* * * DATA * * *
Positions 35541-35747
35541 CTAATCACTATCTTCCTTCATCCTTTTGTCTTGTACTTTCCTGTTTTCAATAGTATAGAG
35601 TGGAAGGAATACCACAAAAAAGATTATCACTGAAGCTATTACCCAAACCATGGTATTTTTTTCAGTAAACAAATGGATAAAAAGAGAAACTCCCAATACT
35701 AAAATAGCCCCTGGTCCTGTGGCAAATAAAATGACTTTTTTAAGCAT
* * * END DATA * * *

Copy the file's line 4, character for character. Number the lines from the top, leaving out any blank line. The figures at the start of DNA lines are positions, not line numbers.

35701 AAAATAGCCCCTGGTCCTGTGGCAAATAAAATGACTTTTTTAAGCAT